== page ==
Monday, July 04, 2005

Wisconsin's dilemma: Short-term budget fix vs. long-term investment in the production of information workers

Here in my current home state of Wisconsin, the two houses of the Republican-controlled State Legislature are wrangling with their budget proposal for 2005-2007 (the state budgets in two-year blocks) and it appears that once again, the University of Wisconsin System -- including the flagship research university UW-Madison which employs me -- will take a hit. From a recent report in the Wisconsin State Journal:

As passed by the Assembly, the budget would give the UW System about $1 billion in each of the next two years, or about $9 million more than the state currently provides.

But System officials say they really face a budget hole of about $90 million after factoring in new items requested by lawmakers and projected increased costs for things such as debt payments, utilities and health insurance.

The Senate amendment would increase that gap to $130 million. The Senate's budget would provide about $30 million less to the UW System in 2005-07 than it received in the current two-year budget.

Compare these priorities to the ones set by the Wisconsin Technology Council (a public/private partnership which advises state government on growing the high-tech economy in Wisconsin) in its May 2005 report entitled "Human Capital and Brain Power in the Wisconsin Economy: Shaping the New Wisconsin Economy"

Wisconsin continues to trail the U.S in terms of college-educated in the workforce. In 2004, 25.6 percent, or about 906,240 Wisconsin residents had earned at least a bachelor's degree as compared to 27.7 percent of the U.S. population. Wisconsin has increased its college-educated percentage of the workforce in every year since 2000 but the rate of growth is not enough to close the gap with the national averages.


Below average numbers of college graduates is an area of concern. One only has to look to neighboring Minnesota to find a state that has 20 percent more colleges graduates in its workforce and per capita income that is nearly $4,000 higher. That economic equation is compelling and should provide a clear path for Wisconsin’s future actions.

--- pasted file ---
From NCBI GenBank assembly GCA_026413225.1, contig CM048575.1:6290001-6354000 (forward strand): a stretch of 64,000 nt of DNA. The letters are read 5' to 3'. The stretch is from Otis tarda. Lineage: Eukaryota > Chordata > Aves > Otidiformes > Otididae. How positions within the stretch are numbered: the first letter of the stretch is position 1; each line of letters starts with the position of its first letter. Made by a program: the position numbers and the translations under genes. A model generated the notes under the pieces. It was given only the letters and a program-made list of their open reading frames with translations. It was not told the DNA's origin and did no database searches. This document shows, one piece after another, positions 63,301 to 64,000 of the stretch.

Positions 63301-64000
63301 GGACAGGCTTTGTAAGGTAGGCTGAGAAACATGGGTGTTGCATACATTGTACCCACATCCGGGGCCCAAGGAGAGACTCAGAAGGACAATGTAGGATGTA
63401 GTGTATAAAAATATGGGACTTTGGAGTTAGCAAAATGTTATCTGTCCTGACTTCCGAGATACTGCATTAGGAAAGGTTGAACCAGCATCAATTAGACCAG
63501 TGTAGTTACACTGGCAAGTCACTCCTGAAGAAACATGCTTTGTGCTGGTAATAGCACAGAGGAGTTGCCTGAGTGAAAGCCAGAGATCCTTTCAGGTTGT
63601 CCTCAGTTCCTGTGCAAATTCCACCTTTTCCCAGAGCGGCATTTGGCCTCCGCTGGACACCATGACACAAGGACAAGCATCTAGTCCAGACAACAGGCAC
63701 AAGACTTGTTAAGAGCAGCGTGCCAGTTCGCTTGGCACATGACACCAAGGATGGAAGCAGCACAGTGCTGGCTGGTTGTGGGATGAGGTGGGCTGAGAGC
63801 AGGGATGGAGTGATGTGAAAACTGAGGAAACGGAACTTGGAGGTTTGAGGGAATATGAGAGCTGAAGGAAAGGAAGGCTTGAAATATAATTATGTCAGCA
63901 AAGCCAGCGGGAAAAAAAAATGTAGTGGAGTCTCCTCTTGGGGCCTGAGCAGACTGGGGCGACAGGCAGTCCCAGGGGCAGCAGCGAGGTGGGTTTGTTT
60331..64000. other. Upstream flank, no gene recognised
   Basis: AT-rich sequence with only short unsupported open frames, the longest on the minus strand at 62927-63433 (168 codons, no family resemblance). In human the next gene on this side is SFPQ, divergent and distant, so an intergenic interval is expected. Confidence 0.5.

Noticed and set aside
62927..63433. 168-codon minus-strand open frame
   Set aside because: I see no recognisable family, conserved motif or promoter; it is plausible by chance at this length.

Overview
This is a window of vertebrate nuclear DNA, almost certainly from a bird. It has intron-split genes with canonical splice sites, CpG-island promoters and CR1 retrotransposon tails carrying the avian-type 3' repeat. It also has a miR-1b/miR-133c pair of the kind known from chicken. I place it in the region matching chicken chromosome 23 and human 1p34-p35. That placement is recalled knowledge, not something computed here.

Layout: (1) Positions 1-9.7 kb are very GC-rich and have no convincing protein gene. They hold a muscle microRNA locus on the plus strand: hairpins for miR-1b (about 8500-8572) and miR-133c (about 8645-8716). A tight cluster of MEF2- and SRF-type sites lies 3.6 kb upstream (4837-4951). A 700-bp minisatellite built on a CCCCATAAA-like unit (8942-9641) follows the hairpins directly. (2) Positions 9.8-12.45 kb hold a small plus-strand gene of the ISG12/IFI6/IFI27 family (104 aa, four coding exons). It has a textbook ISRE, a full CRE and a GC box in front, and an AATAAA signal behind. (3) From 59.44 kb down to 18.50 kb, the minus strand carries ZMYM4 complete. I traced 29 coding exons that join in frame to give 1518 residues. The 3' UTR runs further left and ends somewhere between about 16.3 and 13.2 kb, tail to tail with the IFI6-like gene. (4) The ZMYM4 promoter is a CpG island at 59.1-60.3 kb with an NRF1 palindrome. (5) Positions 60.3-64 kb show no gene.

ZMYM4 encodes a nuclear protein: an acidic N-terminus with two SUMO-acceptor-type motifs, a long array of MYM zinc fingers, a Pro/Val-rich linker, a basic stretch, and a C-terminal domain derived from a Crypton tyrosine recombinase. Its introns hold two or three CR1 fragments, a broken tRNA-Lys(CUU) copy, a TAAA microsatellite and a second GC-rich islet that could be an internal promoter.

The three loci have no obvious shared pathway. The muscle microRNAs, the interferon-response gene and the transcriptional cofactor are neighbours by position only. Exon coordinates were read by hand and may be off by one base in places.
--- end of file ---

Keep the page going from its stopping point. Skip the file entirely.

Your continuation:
I am surprised that this statistic putting Wisconsin's college graduate population below that of the general US population isn't the first talking point off of every state politician's lips. Instead, vague accustions about how Wisconsin is the "highest taxed state in the nation" serve as the sound bite of political currency. Yet policy organizations that actually analyze the tax system on the basis of social justice, such as the Center on Wisconsin Strategy, report that the problem is not one of overtaxation, but of regressive taxation:

COWS recently released a national report explaining exactly “Who Pays?” taxes in Wisconsin. Going beyond rhetoric and simplistic state-by-state tax comparisons, the report details the “incidence” of taxation in each state – in other words, how much of a person’s income is paid in taxes, broken down by different income groups. The report was produced by the Institute on Taxation and Economic Policy, a national leader on fiscal issues and frequent collaborator with COWS. The results of the report, which revealed how Wisconsin’s poor pay more in taxes as a percent of their income than the wealthiest in the state, generated significant media attention and public concern.

Education, on the other hand, is a progressive action -- a proven vehicle for class mobility. Wisconsin is doing an adequate job, measured against the rest of the nation, of producing high-school graduates. But in the 21st century I believe the currency of the good life in the global information economy is now a college education -- one focused not just on technology, but on multicultural diversity, social equity, and critical thinking. Defund the state university system and you abandon these important social goals -- and the citizens who wish to reach them.

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